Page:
Re: [tied] -st

From: tgpedersen
Message: 34954
Date: 2004-11-03

--- In, Piotr Gasiorowski <gpiotr@...>
> On 04-10-30 12:14, tgpedersen wrote:
> >
> >
> > It seems that apart from Skt. 'ni:d.á', the IE (*ni "down" +
> > *sd "sit" >) *nizdo "nest" word is exclusively Germanic, Italic
> > Celtic.
> It also ocurs in Balto-Slavic, albeit with the first element
> in various (folk-etymological?) ways: Lith. lizdas, Slavic *gne^zdo
> (instead of expected *nIzdo-). Plus an impeccable cognate in
> (<nist> 'site, dwelling'), making it a widely distributed IE word.

An n-/gn- alternation together with the *s-d- root, aha. So maybe the
two phenomena belong to the same donor language, which would be a
Nordwestblock one (given the place names in -st).

> > Makes one wonder if the frequent -st suffix of Nordwestblock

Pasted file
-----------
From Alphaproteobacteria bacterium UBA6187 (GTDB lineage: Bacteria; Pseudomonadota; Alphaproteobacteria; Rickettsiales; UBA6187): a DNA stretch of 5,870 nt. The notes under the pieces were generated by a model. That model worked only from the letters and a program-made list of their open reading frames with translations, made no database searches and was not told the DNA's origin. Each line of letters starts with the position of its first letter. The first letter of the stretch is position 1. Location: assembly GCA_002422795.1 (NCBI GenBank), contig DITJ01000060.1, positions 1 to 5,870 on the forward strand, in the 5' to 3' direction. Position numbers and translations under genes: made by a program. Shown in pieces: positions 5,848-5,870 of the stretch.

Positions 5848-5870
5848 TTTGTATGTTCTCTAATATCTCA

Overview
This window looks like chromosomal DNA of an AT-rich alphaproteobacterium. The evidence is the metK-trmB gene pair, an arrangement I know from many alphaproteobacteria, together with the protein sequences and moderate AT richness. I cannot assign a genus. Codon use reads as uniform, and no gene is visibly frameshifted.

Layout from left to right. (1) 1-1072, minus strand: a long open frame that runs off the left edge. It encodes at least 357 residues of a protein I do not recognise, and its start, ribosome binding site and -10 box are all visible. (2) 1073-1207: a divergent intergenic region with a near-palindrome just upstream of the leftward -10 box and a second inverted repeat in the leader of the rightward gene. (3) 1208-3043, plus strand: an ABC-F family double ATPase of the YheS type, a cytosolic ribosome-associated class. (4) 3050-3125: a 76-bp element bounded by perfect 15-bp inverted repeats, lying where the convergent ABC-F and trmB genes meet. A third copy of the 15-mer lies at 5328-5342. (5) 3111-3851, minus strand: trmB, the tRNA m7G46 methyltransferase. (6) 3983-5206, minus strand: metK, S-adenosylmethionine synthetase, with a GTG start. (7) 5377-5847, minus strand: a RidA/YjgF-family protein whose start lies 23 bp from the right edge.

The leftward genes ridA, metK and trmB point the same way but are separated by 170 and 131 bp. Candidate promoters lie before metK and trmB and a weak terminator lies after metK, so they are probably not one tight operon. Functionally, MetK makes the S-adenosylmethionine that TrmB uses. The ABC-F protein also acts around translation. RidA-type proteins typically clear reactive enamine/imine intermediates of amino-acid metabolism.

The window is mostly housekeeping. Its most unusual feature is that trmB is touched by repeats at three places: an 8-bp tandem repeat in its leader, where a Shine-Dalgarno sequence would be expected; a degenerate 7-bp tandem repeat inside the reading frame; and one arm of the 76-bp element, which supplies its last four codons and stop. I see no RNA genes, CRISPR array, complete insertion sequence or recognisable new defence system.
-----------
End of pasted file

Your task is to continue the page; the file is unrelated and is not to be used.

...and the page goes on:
> > names is also zero grade of *s-d- (for semantics, cf
> > Russian 'sosed' "neighbour"). In that case, those names should be
> > Nordwestblock, or?
> *-st(h2)ó-/*st(h2)i- can be the compositional zero-grade of *stah2-
> 'stand' in some words. Cf. Skt. dvistHá- 'ambiguous' (= 'standing
in two
> places'), duHstHá- 'miserable' (= Gk. dustos), and many other
> compounds.

And Møller has
Semitic s-t-
Hebrew s^e:T
Arabic 'istuN "buttocks"
single redupl s-t-t-
Herbrew 3 pl perf s^áttu:
with n-preformative
n-s-t- "versiegen" (sink into the ground, of water)
+ h-
Arabic satahuN, sathuN, pl. 'asta:huN "buttocks"

Given the area we are discussing, I think Vennemann would rejoice.

> I have once proposed on this list that the various '(song)
> thrush' words, a difficult set usually reduced to the prototype
> *trosdos, could actually derive from something like *dru-sd-o- with
> early dissimilatory reshapings (understandable in a secondary root
> two mediae), i.e. 'tree-sitter', from the bird's habit of singing
from a
> prominent treetop perch.

Or a North European loan getting a double whammy of Grimm. Are there
cognates outside Germanic?